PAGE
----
Blessing White 2011 Ee Report


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Blessing White 2011 Ee Report

  1. 1. Employee Engagement Report 2011 Beyond the numbers: A practical approach forindividuals, managers, and executives
  2. 2. ContentsIntroduction . . . . . . . . . . . . . . . . . . . . . . . . . . . . . . . . . . . . . . . . . . . . . . . . . . . . . . 1Executive summary. . . . . . . . . . . . . . . . . . . . . . . . . . . . . . . . . . . . . . . . . . . . . . . . . 2What is engagement anyway? . . . . . . . . . . . . . . . . . . . . . . . . . . . . . . . . . . . . . . . . 5The business case . . . . . . . . . . . . . . . . . . . . . . . . . . . . . . . . . . . . . . . . . . . . . . . . . 7Global findings . . . . . . . . . . . . . . . . . . . . . . . . . . . . . . . . . . . . . . . . . . . . . . . . . . . 9Implications . . . . . . . . . . . . . . . . . . . . . . . . . . . . . . . . . . . . . . . . . . . . . . . . . . . . . 22Recommendation: Shared ownership . . . . . . . . . . . . . . . . . . . . . . . . . . . . . . . . . . . 23Organizational tactics . . . . . . . . . . . . . . . . . . . . . . . . . . . . . . . . . . . . . . . . . . . . . 28In closing... . . . . . . . . . . . . . . . . . . . . . . . . . . . . . . . . . . . . . . . . . . . . . . . . . . . . . 31Regional analysis: Australia/New Zealand. . . . . . . . . . . . . . . . . . . . . . . . . . . . . . . 33Regional analysis: China . . . . . . . . . . . . . . . . . . . . . . . . . . . . . . . . . . . . . . . . . . . 40Regional analysis: Europe . . . . . . . . . . . . . . . . . . . . . . . . . . . . . . . . . . . . . . . . . . . 47Regional analysis: India . . . . . . . . . . . . . . . . . . . . . . . . . . . . . . . . . . . . . . . . . . . . 54Regional analysis: North America . . . . . . . . . . . . . . . . . . . . . . . . . . . . . . . . . . . . . 61Regional analysis: Southeast Asia . . . . . . . . . . . . . . . . . . . . . . . . . . . . . . . . . . . . . 68About this report . . . . . . . . . . . . . . . . . . . . . . . . . . . . . . . . . . . . . . . . . . . . . . . . . 75Notes . . . . . . . . . . . . . . . . . . . . . . . . . . . . . . . . . . . . . . . . . . . . . . . . . . . . . . . . . 76 This report is provided as part of BlessingWhite Intelligence, a series of reports on business and workplace issues. You can explore other topics by visiting© 2011 by BlessingWhite, Inc. All rights reserved. Global Engagement Report 01/11. Copying and distribution — both printed andelectronic — is prohibited without express written permission from BlessingWhite, Inc., Princeton, NJ, USA. 908-904-1000. In Asia-Pacific,tel: +61 3 9899 5233. In Europe, tel: +44 (0) 1628 610150. For distribution requests please contact
  3. 3. IntroductionEmployee engagement is an idea whose time has come. We have seen it transition from academicliterature to OD practitioners to executive teams as a top strategic objective. Employee engagement, asa metric of business success, is getting more attention than ever before.And yet the topic remains elusive, even murky. The chemistry of individual engagement is complex,not one that can be easily addressed from the C-suite. Many organizations are stymied by stubbornlystagnant engagement levels despite yearly cycles of measuring and action planning.Global findings and trends help us articulate the most common drivers of engagement, but at the end ofthe day it’s the daily dynamics at play in your team, your division, and your organization that matter.This report is designed to move beyond the high-level numbers to provide you with a framework thatwill help your organization to start moving the needle on engagement. We have tapped into our 37years as practitioners and pioneers in this area to distill key lessons. And still, as we discovered throughdoing this research, this is a dynamic field and we always have new things to learn.The preview of our core message: Engagement starts with leaders – with you.I hope you find this report informative, thought provoking, and practical. If you would like to discuss thistopic further, BlessingWhite is here to continue the conversation and help you create a workplace thatthrives.Yours sincerely,Christopher RicePresident & CEOBlessingWhite© 2011 by BlessingWhite, Inc. Princeton, NJ. All rights reserved. Global Engagement Report 01/11. 1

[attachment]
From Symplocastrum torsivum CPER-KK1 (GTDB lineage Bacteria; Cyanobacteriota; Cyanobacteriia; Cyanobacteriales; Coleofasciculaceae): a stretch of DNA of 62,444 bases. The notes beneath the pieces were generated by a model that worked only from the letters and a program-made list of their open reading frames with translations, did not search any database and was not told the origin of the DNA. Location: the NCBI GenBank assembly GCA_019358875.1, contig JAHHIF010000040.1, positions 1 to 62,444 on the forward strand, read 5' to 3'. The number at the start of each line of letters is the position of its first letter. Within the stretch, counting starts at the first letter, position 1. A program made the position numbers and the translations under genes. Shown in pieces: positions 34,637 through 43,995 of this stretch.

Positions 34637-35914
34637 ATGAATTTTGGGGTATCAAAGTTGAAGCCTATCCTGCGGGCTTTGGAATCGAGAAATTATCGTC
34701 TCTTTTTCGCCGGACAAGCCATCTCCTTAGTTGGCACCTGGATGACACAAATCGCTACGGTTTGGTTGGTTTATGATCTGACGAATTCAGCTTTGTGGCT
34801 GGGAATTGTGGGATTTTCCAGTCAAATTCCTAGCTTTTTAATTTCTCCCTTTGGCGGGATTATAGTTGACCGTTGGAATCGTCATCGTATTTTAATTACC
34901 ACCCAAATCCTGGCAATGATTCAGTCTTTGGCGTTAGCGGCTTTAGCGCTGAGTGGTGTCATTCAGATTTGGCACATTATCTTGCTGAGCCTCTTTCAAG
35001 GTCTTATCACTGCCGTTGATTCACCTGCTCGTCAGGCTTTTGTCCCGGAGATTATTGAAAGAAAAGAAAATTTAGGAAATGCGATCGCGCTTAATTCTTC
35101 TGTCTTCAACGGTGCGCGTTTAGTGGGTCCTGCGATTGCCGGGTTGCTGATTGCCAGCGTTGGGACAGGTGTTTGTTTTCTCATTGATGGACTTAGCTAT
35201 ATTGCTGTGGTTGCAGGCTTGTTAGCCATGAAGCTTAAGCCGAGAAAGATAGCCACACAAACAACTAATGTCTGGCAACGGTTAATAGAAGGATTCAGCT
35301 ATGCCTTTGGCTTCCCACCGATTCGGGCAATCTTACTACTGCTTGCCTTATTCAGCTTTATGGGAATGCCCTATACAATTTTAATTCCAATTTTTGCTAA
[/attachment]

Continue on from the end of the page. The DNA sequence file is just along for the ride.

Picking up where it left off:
4. 4. Executive summaryIntroductionThe Employee Engagement Report 2011 research reflects interviews with HR and line leaders as wellas online survey responses of nearly 11,000 individuals from North America, India, Europe, SoutheastAsia, Australia/New Zealand, and China. Details on our methodology and the global respondentprofile appear in About this Report on page 75.Our previous employee engagement studies (2003, 2006, and 2008) determined that the majority ofemployees liked their work and were planning on sticking around, but were not necessarily focused onwhat mattered most to their employers. They also contained organizational best practices for increasingengagement levels. In this report, we share a brief overview of engagement levels worldwide, theengagement-retention connection, key drivers, and the ways that behaviors of managers and executivesinfluence engagement.We also explore the specific roles and responsibilities of the workforce in building a more Engagedorganization. Our focus: individual employees, managers, and executives. These three roles areincremental, depending on someone’s level in the organization: Everyone is accountable for his or herown engagement; anyone with direct reports must coach team members to higher levels of engagementand manage his or her own engagement; and executives set the tone for an Engaged organization plusshoulder the responsibilities of individuals and managers.© 2011 by BlessingWhite, Inc. Princeton, NJ. All rights reserved. Global Engagement Report 01/11. 2